#TekohaisLife

In the language of the Guarani and Kaiowá indigenous peoples, Tekohá is the term used to refer to their territory.

Tekohá goes beyond a mere description of a piece of land. The prefix teko- represents a series of norms and customs of the community, while the suffix -ha has a connotation of place. Tekohá is the physical place – including land, jungle, fields, watercourses, plants and remedies – where the way of life of the Guarani and Kaiowá indigenous peoples develops. The land is an extension of themselves and their source of life. In their own words, “the land is them, and they are the land”.

‘Tekohá is Life’ is launched as an initiative to shed light on the struggles of the Guarani and Kaiowá to regain access to and control over their ancestral lands. In a world increasingly alienated and disconnected from nature, it is key to boost the understanding of non-dominant and more sustainable approaches to mother earth.

A series of advocacy and awareness-raising initiatives will be carried out under this initiative, in the hope to also bring people the world over closer to the realities of their fellow human beings, the Guarani and Kaiowá.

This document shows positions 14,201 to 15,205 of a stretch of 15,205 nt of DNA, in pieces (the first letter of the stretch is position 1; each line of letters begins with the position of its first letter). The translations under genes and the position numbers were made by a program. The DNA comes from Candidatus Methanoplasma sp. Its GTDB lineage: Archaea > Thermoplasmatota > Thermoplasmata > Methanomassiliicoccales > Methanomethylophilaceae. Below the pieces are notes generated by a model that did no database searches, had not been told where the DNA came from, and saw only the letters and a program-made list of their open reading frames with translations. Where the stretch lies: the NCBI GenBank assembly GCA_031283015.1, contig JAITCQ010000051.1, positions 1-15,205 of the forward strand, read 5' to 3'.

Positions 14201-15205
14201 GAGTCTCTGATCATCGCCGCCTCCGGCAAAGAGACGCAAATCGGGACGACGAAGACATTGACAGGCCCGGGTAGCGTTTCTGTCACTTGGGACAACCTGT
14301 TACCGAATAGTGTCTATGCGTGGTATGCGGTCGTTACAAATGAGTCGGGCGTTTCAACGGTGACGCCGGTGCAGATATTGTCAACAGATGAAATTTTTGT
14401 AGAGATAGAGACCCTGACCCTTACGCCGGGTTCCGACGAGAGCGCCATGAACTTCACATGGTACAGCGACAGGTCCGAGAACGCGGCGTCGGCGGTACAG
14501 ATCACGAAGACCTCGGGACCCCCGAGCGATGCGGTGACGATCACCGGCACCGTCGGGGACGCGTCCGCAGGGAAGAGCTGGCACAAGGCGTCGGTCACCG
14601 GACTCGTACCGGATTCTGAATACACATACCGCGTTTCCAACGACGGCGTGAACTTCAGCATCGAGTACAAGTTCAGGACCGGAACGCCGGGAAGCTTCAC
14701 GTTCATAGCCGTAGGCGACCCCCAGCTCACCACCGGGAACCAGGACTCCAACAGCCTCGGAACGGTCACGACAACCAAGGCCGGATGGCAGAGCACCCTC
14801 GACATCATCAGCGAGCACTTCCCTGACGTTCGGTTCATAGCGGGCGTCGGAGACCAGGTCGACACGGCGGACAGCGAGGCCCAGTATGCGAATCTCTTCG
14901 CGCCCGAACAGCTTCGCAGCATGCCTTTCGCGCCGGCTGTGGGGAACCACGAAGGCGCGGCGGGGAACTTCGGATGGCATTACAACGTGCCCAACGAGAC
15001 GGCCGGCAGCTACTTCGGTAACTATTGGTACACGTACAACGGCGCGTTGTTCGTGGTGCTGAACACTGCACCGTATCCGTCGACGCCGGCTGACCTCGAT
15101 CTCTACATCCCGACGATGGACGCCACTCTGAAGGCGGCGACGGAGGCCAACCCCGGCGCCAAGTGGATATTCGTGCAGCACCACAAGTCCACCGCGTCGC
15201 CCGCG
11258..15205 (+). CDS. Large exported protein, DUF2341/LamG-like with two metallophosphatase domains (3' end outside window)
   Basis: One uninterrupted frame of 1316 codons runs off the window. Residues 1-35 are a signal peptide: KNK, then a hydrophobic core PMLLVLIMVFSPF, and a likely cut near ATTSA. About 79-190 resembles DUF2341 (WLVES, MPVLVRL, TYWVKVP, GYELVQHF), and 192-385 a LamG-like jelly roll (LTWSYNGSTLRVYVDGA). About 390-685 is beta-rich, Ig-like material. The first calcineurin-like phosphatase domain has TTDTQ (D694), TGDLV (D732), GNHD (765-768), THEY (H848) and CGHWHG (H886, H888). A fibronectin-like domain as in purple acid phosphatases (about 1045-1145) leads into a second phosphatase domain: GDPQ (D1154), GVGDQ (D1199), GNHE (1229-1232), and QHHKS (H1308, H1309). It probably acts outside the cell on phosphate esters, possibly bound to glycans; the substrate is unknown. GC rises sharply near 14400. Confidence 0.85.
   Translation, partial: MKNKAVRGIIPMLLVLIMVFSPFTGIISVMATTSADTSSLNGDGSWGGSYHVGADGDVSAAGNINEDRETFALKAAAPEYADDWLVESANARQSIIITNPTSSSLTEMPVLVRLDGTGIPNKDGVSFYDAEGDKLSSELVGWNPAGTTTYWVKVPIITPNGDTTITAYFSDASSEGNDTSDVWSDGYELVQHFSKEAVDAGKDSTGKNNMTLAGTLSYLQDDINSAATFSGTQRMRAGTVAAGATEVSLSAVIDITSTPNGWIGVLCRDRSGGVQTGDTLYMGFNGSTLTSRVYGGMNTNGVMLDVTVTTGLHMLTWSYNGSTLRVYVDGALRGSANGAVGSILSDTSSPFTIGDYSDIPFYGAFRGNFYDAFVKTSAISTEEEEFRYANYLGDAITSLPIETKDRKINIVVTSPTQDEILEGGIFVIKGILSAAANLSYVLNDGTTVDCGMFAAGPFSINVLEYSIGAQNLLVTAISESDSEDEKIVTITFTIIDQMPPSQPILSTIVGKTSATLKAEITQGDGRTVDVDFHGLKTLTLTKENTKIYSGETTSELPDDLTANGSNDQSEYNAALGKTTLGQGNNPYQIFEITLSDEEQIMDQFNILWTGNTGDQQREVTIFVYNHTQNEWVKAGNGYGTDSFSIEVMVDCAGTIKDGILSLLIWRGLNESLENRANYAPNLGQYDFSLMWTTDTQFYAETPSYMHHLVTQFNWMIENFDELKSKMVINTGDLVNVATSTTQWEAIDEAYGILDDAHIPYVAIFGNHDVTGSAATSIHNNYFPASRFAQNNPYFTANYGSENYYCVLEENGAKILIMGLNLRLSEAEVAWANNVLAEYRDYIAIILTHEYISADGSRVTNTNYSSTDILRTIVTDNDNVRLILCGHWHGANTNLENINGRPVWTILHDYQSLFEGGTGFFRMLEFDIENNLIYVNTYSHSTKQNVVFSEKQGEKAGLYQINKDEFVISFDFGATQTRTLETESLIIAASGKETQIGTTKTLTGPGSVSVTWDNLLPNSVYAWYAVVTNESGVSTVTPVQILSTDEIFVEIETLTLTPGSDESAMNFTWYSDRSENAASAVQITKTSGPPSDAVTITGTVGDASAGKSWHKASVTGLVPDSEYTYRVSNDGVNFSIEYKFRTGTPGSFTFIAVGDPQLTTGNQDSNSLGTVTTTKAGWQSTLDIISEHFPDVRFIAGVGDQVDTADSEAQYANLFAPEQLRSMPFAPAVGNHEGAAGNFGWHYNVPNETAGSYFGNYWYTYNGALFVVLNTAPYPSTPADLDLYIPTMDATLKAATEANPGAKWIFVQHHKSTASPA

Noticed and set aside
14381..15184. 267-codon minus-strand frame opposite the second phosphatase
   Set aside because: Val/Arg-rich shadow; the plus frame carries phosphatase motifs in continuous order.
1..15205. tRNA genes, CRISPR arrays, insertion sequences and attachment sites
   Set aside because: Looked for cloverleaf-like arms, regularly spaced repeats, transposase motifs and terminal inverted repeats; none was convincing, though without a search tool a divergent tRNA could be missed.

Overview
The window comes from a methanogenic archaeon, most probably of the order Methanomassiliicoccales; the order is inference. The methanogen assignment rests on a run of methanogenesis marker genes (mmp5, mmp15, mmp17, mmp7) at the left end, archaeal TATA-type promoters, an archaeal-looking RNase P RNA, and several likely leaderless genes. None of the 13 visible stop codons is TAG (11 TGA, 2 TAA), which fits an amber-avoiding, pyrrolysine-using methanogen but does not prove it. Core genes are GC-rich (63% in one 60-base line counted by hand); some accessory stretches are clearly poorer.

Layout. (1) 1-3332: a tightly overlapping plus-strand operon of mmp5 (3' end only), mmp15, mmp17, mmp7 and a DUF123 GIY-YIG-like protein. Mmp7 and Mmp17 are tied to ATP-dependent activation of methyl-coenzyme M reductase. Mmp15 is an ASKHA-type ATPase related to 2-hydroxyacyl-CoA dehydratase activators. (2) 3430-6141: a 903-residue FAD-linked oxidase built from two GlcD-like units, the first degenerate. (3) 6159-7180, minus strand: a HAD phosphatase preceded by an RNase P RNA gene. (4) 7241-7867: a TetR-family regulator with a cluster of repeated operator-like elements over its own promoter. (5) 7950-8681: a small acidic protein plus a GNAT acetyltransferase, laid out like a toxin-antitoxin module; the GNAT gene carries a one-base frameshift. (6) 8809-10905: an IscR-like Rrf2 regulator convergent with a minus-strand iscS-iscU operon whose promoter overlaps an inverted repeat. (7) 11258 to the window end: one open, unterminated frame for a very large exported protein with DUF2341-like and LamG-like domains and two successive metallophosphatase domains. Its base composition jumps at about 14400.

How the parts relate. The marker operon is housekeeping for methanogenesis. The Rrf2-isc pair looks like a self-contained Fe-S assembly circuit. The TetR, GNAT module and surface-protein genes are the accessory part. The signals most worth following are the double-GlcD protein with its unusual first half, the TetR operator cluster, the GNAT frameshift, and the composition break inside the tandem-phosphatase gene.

Press Release | 29-11-2017
Gender Land Grabbing #tekohaisLife Guarani

A day to pay tribute to Guarani and Kaiowá women

Decades of standing up for their human rights while facing discrimination deserves widespread recognition on International Women Human Rights Defenders Day.

   Read more

Press Release | 19-09-2017
Indigenous Peoples Brazil #tekohaisLife

Talks on indigenous Tekohá on both sides of the Atlantic

Increasingly unprotected amidst a context of political turmoil and rising racism in Brazil, Guarani and Kaiowá leaders bring to the table the realities facing their communities, which account for 45.000 indigenous people.

   Read more

News | 19-09-2017
Indigenous Peoples Brazil #tekohaisLife

‘Tekohá Is Life’ is launched

In a world deeply disconnected from nature, ‘Tekohá is Life’ will shed light on the struggles of the Guarani and Kaiowá indigenous peoples and aim to boost the understanding of non-dominant and more sustainable approaches to mother earth.

   Read more